So with the aid of Google Maps, I spent an entire day plotting scores of 1913 addresses on a modern map of Terre Haute to see what emerged.

Map of the southern half of today’s city of Terre Haute, plotting the location of damage by address given in the 1913 commemorative booklet Terre Haute’s Tornado and Flood Disaster. Credit: base map Google Maps; 1913 tornado damage plot Trudy E. Bell
Several revelations emerged. First, the city of Terre Haute in 1910 was Boomtown, USA. It had almost the same population as it does today: over 58,000 compared to 61,000, making it then one of the nation’s top 100 populous cities. It was also growing fast, Even so, its city limits were smaller and surrounded by fields and farmland instead of urban sprawl and suburbs (today Terre Haute’s entire statistical metropolitan area encompasses over 170,000 people). 

Second, street numbering and names today must differ on some streets. Google Maps could not plot any of the addresses in the booklet given for Lockport Road, so those data are missing from my map. Neighborhoods must have also changed names. For example, the booklet states that tornado damage was particularly bad in Krumbhaar Place, “the new sub-division recently opened on the south side of the city”; I could find no subdivision with that name today, just a single Krumbhaar Street in what might be the approximate area. Another hard-hit area I could not find was Gardentown (also spelled Garden Town), apparently an unincorporated community six or eight miles south of the city just north of Prairieton and largely devoted to truck farming for fruit and vegetables and greenhouses for florists. Appeal to readers: If you know more about the historical geography of Terre Haute, please contact me.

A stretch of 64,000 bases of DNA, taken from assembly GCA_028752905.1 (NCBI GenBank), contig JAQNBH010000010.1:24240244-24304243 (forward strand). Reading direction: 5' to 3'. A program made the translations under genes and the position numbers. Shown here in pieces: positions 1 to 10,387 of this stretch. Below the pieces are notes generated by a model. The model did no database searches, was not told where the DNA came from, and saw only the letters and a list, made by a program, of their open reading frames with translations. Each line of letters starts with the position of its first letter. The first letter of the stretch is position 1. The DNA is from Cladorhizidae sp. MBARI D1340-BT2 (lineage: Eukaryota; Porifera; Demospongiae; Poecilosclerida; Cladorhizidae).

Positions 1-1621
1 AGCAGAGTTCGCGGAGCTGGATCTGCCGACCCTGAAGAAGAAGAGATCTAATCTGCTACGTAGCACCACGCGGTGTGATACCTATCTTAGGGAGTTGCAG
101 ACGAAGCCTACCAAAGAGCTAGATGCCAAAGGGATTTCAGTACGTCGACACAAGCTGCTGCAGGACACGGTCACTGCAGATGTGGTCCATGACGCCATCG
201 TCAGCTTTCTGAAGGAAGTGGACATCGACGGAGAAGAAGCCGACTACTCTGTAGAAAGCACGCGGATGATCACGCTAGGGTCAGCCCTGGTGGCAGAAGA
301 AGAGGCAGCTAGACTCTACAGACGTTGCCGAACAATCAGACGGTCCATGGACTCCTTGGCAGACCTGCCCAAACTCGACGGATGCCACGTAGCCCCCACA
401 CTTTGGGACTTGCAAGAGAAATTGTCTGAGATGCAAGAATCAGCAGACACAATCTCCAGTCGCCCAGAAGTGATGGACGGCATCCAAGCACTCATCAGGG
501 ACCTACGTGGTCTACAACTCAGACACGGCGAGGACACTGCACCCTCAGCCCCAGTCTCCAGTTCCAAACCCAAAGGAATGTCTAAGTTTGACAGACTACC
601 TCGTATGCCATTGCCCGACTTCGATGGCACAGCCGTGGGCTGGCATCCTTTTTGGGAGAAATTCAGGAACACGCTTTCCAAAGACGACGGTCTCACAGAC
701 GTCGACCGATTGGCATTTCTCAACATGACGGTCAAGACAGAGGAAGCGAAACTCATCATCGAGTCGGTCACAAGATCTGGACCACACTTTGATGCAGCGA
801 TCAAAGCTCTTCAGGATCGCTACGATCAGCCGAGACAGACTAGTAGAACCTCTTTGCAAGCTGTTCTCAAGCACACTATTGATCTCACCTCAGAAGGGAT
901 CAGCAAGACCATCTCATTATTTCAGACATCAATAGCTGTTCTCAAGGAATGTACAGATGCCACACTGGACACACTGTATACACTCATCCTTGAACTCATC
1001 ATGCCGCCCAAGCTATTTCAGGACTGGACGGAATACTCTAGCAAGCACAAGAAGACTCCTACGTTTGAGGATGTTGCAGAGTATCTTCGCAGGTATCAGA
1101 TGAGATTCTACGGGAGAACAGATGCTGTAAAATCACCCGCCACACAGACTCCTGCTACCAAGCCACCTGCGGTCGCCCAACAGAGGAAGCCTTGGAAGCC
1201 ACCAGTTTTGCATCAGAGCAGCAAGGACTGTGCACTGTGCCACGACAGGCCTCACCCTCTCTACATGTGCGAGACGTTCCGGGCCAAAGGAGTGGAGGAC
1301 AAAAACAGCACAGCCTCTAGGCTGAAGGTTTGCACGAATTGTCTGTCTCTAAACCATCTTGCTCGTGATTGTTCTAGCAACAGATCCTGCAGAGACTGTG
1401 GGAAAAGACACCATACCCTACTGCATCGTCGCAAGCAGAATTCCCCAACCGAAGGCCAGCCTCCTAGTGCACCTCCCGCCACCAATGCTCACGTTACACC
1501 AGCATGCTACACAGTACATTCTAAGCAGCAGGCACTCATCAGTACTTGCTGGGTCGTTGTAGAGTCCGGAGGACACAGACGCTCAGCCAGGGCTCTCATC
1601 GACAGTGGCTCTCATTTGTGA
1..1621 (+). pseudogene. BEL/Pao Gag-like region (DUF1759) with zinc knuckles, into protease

Another general view of tornado destruction in the Terre Haute. Credit: Terre Haute’s Tornado and Flood Disaster, Wabash Valley Visions and Voices

Third, it is clear from the booklet’s text that several newspaper reporters or other authors sought to be as thorough as possible, clearly visiting hospitals and walking along ruined streets. But the accounts are jumpy in geography and some of the anonymous writers were more complete than others in specifying locations.

Nonetheless, the map I was able to construct of the tornado’s path of destruction through Terre Haute reveals tantalizing structure. Are the variations in width due to actual variation in width of the tornado’s funnel of destruction, or merely incompleteness or limitations in data gathered or published? Do separations in areas of destruction reveal that the tornado hopped along its path, or did it just pass through what were open fields in 1913 until encountering another group of buildings?